COVID-19 brought about a pet adoption boom, seeing millions of Americans break the monotony of lockdown by welcoming home a new dog or cat. A survey from the ASPCA found that a whopping 23 million households added a pet to the family during the pandemic’s first year.

3. Longer pet lifespans

As dogs and cats live longer, they get to spend more and more quality time with their loving owners. Unfortunately, even a relatively healthy dog or cat will present their owner with a world of expenses over their lifetime. According to an American Veterinary Medical Association study, dog life expectancy is now up to 15-20 years old. More time together, means more spending in addition to all the good stuff. Don’t let that keep you from bringing home a new pet, but make sure you’re prepared for the financial aspects of responsible pet ownership.

The nation’s first training program for veterinary technicians was established by the Air Force in 1951.

4. Low awareness of pet insurance and policy exclusions

Pet insurance is designed to help cover some of the out-of-pocket expenses associated with veterinary care for your beloved pet. It provides a kind of financial safety net, offering peace of mind and assurance that you’ll never be totally blindsided by veterinary expenses. Though policyholders are responsible for paying vet bills upfront, providers send out reimbursement on eligible expenses to ensure pet care budgets go further. 


Enrollment remains low, however, as many pet owners are not aware about the potential savings presented by insurance. Some don’t know it exists at all, though a growing number of employers are including it as a benefit for their teams.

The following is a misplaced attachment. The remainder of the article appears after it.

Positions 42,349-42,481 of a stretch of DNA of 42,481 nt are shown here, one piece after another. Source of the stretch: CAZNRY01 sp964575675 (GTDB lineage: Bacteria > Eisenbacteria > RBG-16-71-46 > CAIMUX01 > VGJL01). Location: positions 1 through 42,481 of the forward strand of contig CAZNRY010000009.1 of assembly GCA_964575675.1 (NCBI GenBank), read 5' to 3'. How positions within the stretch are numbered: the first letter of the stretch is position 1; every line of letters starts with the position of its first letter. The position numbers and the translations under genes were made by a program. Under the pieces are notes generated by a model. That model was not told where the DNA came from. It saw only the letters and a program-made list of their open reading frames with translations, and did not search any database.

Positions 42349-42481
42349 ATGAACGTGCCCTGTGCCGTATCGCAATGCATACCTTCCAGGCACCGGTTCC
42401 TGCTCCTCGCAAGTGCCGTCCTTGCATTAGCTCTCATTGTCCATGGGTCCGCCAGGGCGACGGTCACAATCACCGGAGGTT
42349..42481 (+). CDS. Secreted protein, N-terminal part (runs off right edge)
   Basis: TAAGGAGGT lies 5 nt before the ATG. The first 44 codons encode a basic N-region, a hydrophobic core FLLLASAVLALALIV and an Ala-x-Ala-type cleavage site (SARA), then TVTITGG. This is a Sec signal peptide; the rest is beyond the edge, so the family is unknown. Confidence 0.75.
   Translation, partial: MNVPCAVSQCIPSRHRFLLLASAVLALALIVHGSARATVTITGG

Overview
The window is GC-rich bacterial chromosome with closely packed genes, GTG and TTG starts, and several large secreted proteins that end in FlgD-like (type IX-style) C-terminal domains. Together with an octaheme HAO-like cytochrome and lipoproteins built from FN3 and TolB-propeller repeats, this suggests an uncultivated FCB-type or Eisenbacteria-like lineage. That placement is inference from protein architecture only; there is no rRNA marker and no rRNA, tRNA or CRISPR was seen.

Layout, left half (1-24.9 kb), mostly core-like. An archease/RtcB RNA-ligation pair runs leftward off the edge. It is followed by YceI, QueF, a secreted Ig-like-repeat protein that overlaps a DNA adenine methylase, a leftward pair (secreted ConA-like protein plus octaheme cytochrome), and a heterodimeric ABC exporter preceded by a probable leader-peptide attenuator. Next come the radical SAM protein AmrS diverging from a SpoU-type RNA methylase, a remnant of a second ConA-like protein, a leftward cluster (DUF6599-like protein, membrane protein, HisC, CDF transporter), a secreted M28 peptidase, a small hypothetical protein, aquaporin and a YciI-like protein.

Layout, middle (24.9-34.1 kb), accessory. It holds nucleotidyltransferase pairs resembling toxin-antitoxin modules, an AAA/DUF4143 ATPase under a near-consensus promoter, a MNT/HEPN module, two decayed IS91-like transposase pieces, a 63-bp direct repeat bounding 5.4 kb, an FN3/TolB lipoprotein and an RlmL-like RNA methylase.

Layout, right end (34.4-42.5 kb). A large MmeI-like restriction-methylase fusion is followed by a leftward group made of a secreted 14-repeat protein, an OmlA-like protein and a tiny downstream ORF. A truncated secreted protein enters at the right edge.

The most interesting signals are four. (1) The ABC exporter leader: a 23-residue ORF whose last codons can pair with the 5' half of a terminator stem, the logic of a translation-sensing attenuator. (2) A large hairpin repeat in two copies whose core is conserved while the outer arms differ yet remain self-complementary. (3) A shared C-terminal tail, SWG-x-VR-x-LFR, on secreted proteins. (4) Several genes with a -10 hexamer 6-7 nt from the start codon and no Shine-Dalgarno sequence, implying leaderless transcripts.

More expenses can come when pet owners neglect to do their research. In some cases, it may be more affordable to purchase a policy through your veterinarian than directly from the insurer. Talk to your vet next time you visit their office with your pet!

Keep in mind that several factors can contribute to the high costs for veterinary care even with pet insurance:

  • The costs of certain speciality treatments may not be covered. It’s crucial for pet owners to thoroughly research policy details before making a selection. This will help maximize coverage and optimize costs.
  • Policyholders are generally responsible for covering costs associated with pre-existing conditions. It pays to enroll pets when they’re young, healthy, and more likely to qualify for expansive coverage. 
  • Certain plans may require policyholders to pay high premiums each month or pay a high deductible before coverage kicks in. 

Need help paying for veterinary care? 

Purchasing pet insurance early and thoroughly researching your options helps ensure you’re prepared to cover the broadest possible range of healthcare costs, get reimbursed for the most possible expenses, and keep your pet happy and healthy for as long as possible.

Get a quote today to learn more about how a policy from Animalia can help you save on the cost of care and do more for your pet.